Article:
B1 Intermediate speakers can follow the basics of a conversation dealing with familiar, everyday matters. Speakers in this level can handle common situations that may be encountered if traveling to the area where the language is used. Intermediate level users are also expected to be able to write basic texts with simple grammar on topics in which they are interested or knowledgeable. They can also describe events and explain their opinions and ambitions.

B2 Upper intermediate speakers can glean the main idea from a complicated text, especially technical text related to their particular expertise. Speakers in this level should be able to interact with a native speaker without noticeable strain. Their writing should be detailed and with the capacity to explain their opinion and to clearly state their reasoning and different possible options.

C1 Advanced speakers can understand most texts and can make connections related to aspects implicit in the text they are reading. When speaking, users in this level should be able to talk fluently without having to search for words or expressions repeatedly or obviously. Their language should be flexible and with the capacity to provide text that is not only detailed and correct but also with a use of different linguistic devices such as connectors or organizers.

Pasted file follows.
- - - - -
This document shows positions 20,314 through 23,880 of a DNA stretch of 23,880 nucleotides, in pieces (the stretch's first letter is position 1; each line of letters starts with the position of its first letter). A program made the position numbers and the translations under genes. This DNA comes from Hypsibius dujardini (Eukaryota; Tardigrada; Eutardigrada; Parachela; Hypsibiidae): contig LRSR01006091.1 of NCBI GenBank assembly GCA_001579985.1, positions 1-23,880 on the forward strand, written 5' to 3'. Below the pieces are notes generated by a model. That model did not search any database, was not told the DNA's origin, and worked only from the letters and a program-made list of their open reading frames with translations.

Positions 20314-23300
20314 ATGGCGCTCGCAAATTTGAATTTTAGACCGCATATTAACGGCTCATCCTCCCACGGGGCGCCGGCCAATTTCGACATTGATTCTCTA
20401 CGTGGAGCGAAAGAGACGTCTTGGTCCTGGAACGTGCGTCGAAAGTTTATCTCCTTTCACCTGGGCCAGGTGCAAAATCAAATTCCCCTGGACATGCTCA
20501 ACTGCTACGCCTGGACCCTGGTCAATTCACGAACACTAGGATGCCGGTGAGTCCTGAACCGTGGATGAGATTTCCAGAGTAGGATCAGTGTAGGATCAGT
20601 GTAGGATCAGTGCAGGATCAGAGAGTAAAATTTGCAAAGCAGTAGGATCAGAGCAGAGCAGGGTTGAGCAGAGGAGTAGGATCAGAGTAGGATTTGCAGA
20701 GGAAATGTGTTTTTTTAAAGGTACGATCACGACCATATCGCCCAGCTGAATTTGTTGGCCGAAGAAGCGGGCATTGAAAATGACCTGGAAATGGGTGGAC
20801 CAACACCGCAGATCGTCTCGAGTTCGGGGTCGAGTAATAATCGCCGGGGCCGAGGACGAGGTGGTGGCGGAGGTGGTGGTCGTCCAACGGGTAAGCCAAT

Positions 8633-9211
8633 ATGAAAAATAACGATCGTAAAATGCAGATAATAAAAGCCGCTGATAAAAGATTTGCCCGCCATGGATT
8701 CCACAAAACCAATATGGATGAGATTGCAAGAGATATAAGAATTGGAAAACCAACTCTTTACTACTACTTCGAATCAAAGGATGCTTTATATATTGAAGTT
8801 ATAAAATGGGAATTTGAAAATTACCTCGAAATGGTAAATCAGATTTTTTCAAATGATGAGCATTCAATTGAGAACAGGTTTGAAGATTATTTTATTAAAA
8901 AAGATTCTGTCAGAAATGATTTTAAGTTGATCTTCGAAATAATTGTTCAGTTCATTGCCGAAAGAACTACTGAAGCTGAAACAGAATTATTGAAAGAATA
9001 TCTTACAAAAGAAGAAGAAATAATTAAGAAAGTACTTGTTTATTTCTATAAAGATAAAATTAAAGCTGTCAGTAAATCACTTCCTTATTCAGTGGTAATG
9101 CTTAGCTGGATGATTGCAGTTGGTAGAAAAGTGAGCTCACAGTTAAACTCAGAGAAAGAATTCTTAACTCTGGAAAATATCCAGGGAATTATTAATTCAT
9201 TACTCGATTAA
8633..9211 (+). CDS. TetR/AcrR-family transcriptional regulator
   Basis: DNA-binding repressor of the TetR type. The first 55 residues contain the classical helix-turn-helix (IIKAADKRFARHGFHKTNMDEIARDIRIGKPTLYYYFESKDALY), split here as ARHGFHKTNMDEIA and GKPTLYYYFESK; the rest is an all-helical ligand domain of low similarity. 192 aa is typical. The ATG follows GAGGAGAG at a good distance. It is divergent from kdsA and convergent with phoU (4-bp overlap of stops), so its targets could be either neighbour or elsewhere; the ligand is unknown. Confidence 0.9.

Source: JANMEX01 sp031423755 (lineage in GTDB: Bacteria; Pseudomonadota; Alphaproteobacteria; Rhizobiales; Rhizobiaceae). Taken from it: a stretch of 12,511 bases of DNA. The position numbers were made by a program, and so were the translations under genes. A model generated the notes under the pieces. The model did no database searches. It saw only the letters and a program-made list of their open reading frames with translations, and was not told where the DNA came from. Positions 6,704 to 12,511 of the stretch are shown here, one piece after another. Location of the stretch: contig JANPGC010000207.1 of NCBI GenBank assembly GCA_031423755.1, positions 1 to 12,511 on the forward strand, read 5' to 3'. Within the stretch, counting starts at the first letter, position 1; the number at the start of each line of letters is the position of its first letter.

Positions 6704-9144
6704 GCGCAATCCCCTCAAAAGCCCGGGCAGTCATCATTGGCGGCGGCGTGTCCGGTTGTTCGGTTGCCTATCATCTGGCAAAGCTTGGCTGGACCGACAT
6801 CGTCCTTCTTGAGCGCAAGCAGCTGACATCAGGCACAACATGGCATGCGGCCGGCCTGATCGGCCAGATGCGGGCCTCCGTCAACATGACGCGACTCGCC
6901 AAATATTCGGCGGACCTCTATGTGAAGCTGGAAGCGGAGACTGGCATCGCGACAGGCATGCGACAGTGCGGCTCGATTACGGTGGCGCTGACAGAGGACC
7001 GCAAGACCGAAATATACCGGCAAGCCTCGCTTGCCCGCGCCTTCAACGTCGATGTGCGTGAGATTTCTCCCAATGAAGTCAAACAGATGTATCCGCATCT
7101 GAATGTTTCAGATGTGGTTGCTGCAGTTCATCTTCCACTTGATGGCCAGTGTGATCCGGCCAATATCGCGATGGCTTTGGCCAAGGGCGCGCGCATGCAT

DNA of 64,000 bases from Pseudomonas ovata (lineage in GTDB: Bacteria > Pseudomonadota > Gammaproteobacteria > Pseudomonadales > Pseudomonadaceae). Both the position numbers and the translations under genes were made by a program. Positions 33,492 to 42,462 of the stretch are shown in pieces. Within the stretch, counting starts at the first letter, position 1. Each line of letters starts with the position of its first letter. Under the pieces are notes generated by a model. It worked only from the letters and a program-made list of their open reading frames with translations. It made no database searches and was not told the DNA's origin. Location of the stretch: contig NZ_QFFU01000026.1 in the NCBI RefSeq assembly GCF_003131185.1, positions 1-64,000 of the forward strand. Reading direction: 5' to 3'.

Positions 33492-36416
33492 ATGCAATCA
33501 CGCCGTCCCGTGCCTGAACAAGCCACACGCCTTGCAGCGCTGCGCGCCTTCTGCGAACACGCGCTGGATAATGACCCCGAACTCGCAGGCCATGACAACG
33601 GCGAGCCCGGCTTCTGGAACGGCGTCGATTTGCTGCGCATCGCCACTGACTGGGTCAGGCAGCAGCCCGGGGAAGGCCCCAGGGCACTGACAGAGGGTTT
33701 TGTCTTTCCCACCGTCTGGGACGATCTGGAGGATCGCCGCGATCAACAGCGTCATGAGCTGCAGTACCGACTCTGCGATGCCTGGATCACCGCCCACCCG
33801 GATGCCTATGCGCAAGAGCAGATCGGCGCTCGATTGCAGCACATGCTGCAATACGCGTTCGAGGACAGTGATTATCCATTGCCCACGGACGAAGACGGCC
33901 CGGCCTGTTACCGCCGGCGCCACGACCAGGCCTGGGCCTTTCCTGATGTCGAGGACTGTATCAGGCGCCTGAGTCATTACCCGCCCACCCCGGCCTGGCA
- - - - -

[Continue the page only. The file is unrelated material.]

C2 Mastery is achieved when the speaker can understand anything that is listened to or read and can draw effective paraphrases from complex sources as well as being able to construct a coherent text or presentation from various sources. Speakers in this level should be able to use their language in complex situations spontaneously, flexibly, and understanding subtle changes in meaning.

Post GCSE and A Levels how to retain your language abilities in London

Say that you have put in the considerable effort necessary in getting your GCSE, a University Degree, or an A level in a particular language. However, actually learning a language is only the beginning, it is often just as difficult to keep your language skills from getting rusty. That’s because languages require immersion and constant use. Otherwise, you are apt to forget a lot of your vocabulary and also have problems retaining your fluency. That is where language conversation classes come in! Even if you live in a country where you cannot practice your second language, language conversation classes can help you practice your skills and make sure that they are not forgotten due to lack of use.